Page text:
Disappointment is the word recently used by a commissioner of the Securities and Exchange Commission about the percentage of corporate directors at big U.S. public companies who are women.
The figure cited by SEC Commissioner Elisse B. Walter in a Feb. 10 speech was 15.7%. That’s the percentage of board seats held by women at Fortune 500 companies, according to the 2010 Catalyst Census.
Here is the fuller quote from Walter, who fills one of the Democratic seats of the five-person commission:
“I think it’s fair to say that there are significant challenges for those who want to see true gender diversity in corporate governance,” Walter said in the text of a speech to the DirectWomen Board Institute. “While I will not offer up a personal analysis as to why women are underrepresented on corporate boards – I’ll leave that to the experts – I can tell you that my initial reaction to the statistics is disappointment.”
An SEC-approved plan that would allow big shareholders in some circumstances to nominate their own director candidates, whose names would be carried on company supplied proxy materials, is under legal challenge. Walter said she wouldn’t comment on the rule because of the litigation but did add, “If shareholders have the right to place nominees on the company’s card, the characteristics of the nominee class will, in my view, change and expand.”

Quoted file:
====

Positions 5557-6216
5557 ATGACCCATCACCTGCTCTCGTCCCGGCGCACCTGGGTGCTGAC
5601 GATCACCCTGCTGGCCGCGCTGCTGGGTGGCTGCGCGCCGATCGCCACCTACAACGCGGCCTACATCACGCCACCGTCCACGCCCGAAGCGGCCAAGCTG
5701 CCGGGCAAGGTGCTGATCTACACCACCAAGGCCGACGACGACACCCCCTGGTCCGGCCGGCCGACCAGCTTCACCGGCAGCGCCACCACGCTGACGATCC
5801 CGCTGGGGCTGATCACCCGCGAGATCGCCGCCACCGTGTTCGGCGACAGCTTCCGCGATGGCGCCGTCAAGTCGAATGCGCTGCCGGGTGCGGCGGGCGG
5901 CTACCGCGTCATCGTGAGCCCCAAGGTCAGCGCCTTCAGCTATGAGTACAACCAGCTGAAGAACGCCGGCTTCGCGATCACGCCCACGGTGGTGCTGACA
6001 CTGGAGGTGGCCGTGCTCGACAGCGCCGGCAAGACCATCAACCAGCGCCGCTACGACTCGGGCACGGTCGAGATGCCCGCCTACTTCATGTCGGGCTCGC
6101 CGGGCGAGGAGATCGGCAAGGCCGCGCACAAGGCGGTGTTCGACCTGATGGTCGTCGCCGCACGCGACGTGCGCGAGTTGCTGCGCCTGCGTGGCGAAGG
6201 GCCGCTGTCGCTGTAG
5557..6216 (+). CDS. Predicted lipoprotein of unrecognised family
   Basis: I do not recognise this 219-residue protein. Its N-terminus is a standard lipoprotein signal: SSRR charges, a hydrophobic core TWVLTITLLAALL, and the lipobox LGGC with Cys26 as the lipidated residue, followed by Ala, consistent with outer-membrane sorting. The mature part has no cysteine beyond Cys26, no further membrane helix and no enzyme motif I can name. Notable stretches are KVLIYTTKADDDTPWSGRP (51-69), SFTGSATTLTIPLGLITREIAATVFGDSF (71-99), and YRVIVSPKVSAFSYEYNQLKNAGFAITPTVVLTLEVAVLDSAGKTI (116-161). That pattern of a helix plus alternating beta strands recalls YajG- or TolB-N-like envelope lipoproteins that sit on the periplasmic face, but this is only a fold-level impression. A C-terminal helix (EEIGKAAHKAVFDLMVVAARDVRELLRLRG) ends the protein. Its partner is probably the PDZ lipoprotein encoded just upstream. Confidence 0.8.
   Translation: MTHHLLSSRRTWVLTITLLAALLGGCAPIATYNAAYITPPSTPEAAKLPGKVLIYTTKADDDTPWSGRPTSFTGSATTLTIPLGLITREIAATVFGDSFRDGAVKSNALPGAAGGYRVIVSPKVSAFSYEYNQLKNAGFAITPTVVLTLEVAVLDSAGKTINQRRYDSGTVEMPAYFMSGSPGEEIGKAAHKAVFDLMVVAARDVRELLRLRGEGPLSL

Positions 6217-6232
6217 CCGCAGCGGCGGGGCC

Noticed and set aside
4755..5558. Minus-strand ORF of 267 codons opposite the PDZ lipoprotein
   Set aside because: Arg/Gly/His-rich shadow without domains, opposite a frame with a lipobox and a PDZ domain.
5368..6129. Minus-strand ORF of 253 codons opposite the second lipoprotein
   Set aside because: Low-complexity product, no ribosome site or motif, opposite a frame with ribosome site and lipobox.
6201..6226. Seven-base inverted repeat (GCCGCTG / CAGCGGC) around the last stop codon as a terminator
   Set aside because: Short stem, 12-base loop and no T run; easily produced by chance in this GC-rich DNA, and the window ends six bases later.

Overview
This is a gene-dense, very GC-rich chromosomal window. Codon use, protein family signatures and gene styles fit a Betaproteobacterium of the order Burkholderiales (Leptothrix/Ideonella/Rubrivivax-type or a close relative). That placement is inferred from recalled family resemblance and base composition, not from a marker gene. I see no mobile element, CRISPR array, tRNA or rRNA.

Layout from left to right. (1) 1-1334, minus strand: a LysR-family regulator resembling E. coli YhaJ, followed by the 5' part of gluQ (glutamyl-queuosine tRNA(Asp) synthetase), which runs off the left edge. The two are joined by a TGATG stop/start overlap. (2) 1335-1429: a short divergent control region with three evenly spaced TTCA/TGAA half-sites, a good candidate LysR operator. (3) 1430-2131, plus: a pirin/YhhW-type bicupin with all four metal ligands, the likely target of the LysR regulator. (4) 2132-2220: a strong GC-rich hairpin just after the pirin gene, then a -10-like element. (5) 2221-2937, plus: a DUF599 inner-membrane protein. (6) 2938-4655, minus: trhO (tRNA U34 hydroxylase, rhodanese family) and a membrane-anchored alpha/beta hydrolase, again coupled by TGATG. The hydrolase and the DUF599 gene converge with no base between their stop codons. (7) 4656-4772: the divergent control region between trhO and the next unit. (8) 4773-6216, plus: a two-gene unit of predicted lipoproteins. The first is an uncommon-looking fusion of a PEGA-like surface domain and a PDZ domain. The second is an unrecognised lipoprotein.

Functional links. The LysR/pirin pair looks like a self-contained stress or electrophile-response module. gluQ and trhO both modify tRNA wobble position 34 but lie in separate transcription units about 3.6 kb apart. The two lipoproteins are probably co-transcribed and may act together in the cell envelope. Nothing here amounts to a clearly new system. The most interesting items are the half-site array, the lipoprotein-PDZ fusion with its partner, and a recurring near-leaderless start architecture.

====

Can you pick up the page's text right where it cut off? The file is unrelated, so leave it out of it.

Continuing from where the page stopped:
Noting that the SEC for the first time has a majority of female commissioners, Walter revealed a bit about her own professional history. “When I began my legal career, first in the private sector as a litigator, and then a corporate and securities lawyer, female attorneys were very much in the minority. My colleagues, with no malice intended, referred to me as a ‘lawyerette.’”
The debate about board diversity goes beyond the U.S. Norway, for one, mandates 40% of directors be women. Quotas were debated recently in a point-counterpoint published by Bloomberg Businessweek. Ginka Toegel, a professor at IMD Business School in Lusanne, Switzerland, wrote the following:
“Norway’s solution is a good one. Quotas facilitate a revolutionary breakthrough. So far, nothing else has worked. Why not try the Norwegian solution in the U.S., U.K. and other nations? It seems to have surprised everyone with its simplicity and effectiveness.” According to Toegel, 44% of Norwegian corporate directors are women.